Cosmetics Safety Testing: A Path to Data Integrity and Traceability
Did you happen to see the discourse about Cosmetics Regulations last week in the news media?
- The New York Times published a news article (August 15, 2016) by Eric Lipton and Rachel Abrams entitled: “Their Hair Fell Out. Should the F.D.A. Have the Power to Act?“
- NPR’s news program On Point hosted by Tom Ashbrook interviewed Lipton among others in a segment (August 17, 2016) called: “The Battle to Regulate Cosmetics.”
- The New York Times Editorial Board published (August 17, 2016) an opinion piece entitled, “Is Your Lipstick Bad for You?“
Why all of the attention to Cosmetics Regulations?
There are currently two Bills introduced into the U.S Congress seeking to update the existing regulations on Cosmetics and Personal Care (CPC) products.
How could updated CPC regulations potentially impact analytical chemists working in the CPC industry? I don’t think I’m going out on a limb too much if I say that if the regulations are updated, the demand for analytical testing for existing products and for reformulations is going to go up. That’s probably intuitive enough, but one thing many people probably don’t think much about is: “How do I prove to the FDA (or other regulatory bodies) that I performed the analytical testing?”
After all, one adage I’ve often heard in reference to the FDA is: “If it isn’t documented, then it didn’t happen.” So, with that in mind, just how would you document your analytical tests? For example, what if you performed a liquid chromatographic separation for phthalates or parabens? Then you need to consider the chromatography data software (CDS) that you are using for your separation experiment. Make sure it has 21 CFR Part 11 technical controls for electronic documents – in other words, make sure your CDS is compliant-ready. Although, compliant-ready usually means that the CDS employs 21 CFR Part 11 (and Annex 11 in the EU) technical controls coming from the pharmaceutical regulations, the technical controls are simply good business practices for handling electronic records.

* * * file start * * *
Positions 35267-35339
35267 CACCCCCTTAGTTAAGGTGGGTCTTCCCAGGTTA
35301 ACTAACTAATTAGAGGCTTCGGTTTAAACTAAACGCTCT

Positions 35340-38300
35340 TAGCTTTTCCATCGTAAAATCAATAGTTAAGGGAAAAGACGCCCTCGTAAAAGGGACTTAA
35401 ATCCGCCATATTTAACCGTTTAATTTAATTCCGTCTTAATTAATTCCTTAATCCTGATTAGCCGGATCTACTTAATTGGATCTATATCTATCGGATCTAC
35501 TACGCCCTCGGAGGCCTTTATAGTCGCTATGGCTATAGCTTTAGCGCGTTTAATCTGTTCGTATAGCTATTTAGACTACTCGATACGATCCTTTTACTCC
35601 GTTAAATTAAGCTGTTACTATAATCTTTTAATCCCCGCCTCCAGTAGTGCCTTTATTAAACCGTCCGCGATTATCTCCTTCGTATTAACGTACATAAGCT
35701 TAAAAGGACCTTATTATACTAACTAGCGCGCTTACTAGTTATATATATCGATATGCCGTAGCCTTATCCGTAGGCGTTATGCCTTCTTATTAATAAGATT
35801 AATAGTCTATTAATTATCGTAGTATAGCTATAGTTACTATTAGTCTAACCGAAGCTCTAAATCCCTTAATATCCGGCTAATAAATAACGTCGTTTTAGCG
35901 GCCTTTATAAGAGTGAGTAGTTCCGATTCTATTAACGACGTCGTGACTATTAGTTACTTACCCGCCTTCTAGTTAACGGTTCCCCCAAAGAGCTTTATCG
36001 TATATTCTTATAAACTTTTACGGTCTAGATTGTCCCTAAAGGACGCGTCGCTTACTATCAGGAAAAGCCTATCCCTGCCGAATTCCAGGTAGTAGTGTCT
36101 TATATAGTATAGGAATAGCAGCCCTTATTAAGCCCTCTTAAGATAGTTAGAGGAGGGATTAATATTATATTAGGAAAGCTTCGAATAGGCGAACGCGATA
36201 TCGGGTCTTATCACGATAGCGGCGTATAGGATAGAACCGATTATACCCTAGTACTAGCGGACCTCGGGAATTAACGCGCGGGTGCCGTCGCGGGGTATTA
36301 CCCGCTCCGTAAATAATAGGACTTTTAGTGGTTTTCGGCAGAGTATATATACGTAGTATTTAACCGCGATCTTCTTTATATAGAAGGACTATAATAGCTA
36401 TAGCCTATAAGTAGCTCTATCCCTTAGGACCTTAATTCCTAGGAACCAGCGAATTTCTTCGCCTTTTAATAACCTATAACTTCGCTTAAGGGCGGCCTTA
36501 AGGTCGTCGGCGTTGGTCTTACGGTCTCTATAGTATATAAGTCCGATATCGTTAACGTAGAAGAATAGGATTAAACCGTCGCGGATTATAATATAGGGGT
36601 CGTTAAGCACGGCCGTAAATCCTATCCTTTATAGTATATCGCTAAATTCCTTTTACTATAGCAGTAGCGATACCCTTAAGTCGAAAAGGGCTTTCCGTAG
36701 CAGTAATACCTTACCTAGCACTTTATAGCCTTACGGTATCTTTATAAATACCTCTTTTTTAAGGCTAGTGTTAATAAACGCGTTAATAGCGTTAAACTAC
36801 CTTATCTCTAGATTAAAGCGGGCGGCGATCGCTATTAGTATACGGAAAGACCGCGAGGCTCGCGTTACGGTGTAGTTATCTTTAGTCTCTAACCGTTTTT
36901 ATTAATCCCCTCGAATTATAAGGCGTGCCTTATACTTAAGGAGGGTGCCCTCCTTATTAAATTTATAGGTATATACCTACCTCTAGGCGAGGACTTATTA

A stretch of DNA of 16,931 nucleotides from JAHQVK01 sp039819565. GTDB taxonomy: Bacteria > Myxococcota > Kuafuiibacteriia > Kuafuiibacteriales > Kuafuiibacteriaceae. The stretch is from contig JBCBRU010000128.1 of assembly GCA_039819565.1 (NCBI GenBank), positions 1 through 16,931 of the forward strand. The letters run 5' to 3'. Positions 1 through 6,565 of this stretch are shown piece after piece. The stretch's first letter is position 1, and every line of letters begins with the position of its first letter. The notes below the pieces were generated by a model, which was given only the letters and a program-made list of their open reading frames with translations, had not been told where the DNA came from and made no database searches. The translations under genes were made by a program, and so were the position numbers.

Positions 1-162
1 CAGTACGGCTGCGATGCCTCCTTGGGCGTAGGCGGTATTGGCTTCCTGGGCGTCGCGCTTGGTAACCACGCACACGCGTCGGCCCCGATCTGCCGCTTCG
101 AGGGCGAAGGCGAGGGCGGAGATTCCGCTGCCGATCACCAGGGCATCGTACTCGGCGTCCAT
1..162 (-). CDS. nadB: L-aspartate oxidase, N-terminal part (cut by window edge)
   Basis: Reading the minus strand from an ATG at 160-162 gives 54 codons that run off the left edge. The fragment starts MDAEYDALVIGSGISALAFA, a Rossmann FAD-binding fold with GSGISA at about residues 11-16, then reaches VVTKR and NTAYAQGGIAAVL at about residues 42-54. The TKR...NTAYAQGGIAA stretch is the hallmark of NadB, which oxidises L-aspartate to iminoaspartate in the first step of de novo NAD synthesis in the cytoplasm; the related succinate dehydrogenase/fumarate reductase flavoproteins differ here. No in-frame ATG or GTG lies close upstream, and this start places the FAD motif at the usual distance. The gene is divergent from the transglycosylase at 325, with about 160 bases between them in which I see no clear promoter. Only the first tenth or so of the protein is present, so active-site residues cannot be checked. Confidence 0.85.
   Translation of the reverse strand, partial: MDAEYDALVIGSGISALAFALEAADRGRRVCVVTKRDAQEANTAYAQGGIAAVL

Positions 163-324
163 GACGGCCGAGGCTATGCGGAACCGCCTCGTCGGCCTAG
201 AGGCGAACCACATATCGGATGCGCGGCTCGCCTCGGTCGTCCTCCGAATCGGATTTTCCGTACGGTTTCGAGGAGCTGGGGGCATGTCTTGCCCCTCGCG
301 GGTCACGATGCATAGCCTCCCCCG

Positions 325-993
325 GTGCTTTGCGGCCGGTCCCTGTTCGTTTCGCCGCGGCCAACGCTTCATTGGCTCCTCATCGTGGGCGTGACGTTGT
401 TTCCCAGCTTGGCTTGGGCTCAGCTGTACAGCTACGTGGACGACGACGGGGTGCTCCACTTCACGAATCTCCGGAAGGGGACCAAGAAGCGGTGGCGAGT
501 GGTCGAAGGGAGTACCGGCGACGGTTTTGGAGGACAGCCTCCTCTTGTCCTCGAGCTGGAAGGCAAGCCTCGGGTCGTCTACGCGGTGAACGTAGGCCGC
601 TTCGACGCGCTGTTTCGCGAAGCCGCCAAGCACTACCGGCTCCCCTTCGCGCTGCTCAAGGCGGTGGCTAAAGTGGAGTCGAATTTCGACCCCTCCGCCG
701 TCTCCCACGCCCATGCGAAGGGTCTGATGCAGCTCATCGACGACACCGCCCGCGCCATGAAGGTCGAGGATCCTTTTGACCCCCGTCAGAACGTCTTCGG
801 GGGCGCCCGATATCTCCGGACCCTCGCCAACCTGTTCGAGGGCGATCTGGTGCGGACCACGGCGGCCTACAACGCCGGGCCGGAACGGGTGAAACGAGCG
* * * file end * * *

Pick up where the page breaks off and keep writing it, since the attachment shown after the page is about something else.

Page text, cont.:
For example, a compliant-ready CDS would require unique login and passwords so that it can document who performed the test, when the test was performed, and the test itself. But, does this approach work in the Cosmetics and Personal Care industry?
If you consider that major Cosmetics and Personal Care companies use compliant-ready Empower 3 Chromatography Data Software (CDS) for their chromatography operations, then the answer is yes and it can probably help you, too.